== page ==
Headless basses generally don`t provide a convenient place to rest your arm due to their thin bodies. Some bassists dislike the lack of a headstock, as they find that their fretting hand can slide away from the neck without it. Others dislike headless bass because of their unconventional design.

So if the instrument is so great, why is not everyone playing a headless bass? Here are the most common reasons:

  • Lack of armrest – Headless basses come in many different shapes. Most of them though, have thinner bodies than traditional bass guitars. In particular, it is common to associate the headless basses with the thin classic Steinberger model. The body of this bass is to small to properly rest your arm on it, which can result in playing feeling cumbersome and exhausting.
  • Lack of hand support – Similar to lacking support for your fretting hand, the lack of a headstock can result in your fretting hand feeling unsupported. As a result, your fretting hand can slide off the neck when playing a headless bass guitar.
  • Design – Some love the look of fretless basses, while others can`t stand it. Still, bassists rarely disregard bass guitars because they are not love in love with their looks if they like the playability. This is not the case when it comes to headless basses. Their aesthetic is by far the most common reason I have heard for bassists staying away from them.

The best headless bass for beginners

If you are looking for a good-quality headless bass that is also affordable, I recommend starting out with the Steinberger Spirit XT-2.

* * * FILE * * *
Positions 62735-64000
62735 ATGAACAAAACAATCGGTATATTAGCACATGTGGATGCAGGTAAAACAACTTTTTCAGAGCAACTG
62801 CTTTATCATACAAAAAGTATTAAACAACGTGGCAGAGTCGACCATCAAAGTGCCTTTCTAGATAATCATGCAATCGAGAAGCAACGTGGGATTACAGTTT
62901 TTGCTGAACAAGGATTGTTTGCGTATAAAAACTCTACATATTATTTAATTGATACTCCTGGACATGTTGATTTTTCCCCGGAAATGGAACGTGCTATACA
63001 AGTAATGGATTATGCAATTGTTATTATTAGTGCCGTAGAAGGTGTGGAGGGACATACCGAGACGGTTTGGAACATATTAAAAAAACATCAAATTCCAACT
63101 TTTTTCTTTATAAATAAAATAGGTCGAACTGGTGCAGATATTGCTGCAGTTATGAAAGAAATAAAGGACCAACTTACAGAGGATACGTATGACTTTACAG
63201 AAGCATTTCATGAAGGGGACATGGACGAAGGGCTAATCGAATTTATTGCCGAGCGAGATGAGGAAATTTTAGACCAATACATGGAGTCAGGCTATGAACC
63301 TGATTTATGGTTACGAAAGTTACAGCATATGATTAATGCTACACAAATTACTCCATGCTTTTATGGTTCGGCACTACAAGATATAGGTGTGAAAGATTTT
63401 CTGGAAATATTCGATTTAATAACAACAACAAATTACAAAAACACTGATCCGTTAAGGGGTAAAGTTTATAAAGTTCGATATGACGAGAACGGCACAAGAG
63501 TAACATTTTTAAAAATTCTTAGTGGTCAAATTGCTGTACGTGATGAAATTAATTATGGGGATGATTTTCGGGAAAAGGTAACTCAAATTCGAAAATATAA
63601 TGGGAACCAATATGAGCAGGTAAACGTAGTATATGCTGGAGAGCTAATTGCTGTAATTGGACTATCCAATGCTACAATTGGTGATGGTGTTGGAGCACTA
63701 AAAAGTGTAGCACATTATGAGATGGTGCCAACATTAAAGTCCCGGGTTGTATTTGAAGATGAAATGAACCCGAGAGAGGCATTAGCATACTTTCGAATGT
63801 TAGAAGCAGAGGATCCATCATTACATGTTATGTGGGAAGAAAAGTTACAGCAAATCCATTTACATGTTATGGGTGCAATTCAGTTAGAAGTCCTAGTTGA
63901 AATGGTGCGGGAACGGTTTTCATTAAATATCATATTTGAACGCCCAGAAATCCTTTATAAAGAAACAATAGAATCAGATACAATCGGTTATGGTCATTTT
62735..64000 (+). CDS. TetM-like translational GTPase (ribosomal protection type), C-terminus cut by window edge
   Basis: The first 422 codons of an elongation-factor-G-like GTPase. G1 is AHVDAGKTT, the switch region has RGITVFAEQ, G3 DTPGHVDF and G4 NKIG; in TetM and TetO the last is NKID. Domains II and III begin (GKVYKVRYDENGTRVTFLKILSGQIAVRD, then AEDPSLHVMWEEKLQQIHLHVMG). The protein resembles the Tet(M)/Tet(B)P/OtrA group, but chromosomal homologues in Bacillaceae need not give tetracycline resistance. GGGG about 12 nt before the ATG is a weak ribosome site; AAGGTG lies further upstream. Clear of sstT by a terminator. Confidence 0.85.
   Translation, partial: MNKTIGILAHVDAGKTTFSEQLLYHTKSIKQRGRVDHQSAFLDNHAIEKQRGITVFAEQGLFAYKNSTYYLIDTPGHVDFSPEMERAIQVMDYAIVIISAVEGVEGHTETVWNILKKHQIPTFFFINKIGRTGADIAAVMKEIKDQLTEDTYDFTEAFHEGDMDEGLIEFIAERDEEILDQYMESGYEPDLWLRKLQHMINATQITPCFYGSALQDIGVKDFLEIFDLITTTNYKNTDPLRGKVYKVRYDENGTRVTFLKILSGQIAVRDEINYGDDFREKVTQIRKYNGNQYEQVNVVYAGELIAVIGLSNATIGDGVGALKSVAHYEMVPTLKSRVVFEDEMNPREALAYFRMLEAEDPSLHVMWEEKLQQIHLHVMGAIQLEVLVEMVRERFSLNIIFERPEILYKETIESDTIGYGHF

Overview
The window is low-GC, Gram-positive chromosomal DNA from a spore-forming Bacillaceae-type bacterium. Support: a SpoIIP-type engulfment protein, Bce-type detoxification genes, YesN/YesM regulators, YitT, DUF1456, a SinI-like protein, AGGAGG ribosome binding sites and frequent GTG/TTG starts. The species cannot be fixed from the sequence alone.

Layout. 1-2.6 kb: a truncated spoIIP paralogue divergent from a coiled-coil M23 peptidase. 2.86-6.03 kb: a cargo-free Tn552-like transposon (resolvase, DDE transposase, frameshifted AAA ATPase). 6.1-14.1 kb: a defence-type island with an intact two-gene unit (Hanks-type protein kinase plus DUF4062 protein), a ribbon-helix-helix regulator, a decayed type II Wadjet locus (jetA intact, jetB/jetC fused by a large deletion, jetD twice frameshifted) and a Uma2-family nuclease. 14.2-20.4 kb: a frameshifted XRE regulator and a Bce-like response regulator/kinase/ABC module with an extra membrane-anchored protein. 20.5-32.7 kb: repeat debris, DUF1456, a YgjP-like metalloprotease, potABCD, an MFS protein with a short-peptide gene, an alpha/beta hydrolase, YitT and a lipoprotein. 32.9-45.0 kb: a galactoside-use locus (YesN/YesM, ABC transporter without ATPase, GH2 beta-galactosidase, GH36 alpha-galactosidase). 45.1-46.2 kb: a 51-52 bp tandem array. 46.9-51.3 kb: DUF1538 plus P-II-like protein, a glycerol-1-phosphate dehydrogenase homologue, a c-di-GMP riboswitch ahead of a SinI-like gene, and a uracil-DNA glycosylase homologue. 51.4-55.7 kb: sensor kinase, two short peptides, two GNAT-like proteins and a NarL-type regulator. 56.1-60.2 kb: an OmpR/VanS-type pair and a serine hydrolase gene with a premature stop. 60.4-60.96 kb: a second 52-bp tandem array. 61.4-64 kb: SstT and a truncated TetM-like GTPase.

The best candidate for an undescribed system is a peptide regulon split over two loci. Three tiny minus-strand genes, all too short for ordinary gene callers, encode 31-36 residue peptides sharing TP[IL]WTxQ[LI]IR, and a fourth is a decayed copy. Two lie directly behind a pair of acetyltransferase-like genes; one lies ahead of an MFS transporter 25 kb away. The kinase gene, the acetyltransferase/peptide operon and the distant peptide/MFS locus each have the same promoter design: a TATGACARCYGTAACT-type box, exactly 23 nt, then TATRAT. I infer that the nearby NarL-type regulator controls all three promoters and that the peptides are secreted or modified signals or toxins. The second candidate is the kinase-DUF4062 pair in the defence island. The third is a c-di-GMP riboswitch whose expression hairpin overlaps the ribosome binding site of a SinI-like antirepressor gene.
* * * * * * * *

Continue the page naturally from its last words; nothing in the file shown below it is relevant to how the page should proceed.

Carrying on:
The Steinberger headless bass is what most people think of when they visualize a headless bass guitar. This is no coincidence, as they have become the staple headless bass for a good reason.

It is 38.5″ (98cm) long and 7.5lbs (3.4kg). The light weight allows for smooth playability and makes it a great bass for longer gigs.

It is also a great bass to bring with you, as the hard maple neck makes it less sensitive to temperature changes. Thus, it is a great option if you occasionally have to leave your bass in the car. Furthermore, the size, length, and weight make it an ideal bass to travel with.

The Spirit XT-2 has 1 full-tone HB-1 for the bridge pickup and an HB-2 for the neck pickup. As a result, the bass offers a distinct tone, while still allowing for a good bit of experimentation and customization.

The Steinberger Spirit XT-2 is available on Zzounds. To learn more about the bass, read customer reviews, and view color options, click the button below to visit their site:


As with everything else, whether you choose to play a headless bass guitar or a traditional model comes largely down to preference.

However, the main takeaway here is that the headless basses are not as much of a niche instrument as many believe them to be. The fact that they see significantly less use than basses with headstocks is in large part due to tradition. When all your idols play basses with headstocks, you tend to want to do the same.

If the history of the bass guitar was slightly different, headless basses could very well have been what most people associate with the bass guitar. While this isn’t the case, it is still a great instrument that is very similar to the common bass. There are pros and cons as outlined above, but ultimately there is little difference between playing a headless bass or a bass with a headstock.

That is, except for the looks, which is ultimately the main thing that draws people towards it or away from it.

Another reason headless bass guitars feel great to some bassists is that regular large-scale basses just feel too big. But why are basses so long anyway? I answer this, and what would happen if basses were shorter, in this article: Why are Basses so Long?

Ian Partanen

BassOx Founder. Passionate bassist for 15+ years across a vast selection of genres, currently into indie-rock and hip-hop. Bachelor's degree in Musicology from the University of Oslo.